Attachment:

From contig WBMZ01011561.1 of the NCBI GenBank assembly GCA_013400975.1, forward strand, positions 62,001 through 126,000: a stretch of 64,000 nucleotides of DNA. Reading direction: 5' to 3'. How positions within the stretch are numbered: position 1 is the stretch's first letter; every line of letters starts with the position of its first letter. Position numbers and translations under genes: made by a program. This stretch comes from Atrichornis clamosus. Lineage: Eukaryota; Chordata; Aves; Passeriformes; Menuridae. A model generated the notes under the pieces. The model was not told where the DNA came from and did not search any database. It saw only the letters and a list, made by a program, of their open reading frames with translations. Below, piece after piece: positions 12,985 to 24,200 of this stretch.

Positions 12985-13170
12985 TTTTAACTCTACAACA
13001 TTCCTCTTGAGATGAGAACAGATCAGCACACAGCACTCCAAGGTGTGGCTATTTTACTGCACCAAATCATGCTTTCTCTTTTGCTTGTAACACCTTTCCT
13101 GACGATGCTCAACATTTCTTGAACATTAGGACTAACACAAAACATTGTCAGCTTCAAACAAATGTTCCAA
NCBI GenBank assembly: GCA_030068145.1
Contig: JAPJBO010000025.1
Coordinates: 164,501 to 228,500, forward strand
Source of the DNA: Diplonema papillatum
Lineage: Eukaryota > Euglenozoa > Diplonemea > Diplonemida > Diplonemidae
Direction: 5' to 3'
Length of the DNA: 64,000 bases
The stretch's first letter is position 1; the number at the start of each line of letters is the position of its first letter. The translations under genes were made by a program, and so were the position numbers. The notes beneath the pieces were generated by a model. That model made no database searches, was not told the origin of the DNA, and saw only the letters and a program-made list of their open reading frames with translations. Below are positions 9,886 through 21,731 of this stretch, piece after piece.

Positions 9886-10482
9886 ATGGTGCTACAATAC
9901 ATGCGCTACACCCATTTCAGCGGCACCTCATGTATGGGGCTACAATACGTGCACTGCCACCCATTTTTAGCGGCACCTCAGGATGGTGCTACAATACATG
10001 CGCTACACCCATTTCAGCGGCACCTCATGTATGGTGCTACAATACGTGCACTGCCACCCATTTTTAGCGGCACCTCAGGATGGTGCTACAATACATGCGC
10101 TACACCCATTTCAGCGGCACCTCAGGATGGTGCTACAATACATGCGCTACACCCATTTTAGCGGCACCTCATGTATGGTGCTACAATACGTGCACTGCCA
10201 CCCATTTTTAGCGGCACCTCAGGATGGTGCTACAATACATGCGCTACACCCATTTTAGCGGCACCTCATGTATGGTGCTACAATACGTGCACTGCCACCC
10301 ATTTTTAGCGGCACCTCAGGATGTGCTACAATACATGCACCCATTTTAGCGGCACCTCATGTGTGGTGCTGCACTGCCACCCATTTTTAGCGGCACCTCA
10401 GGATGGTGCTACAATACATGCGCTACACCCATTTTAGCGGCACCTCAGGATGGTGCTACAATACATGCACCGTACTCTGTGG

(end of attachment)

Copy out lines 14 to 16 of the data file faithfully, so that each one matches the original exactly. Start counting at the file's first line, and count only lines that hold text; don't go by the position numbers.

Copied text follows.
Positions 9886-10482
9886 ATGGTGCTACAATAC
9901 ATGCGCTACACCCATTTCAGCGGCACCTCATGTATGGGGCTACAATACGTGCACTGCCACCCATTTTTAGCGGCACCTCAGGATGGTGCTACAATACATG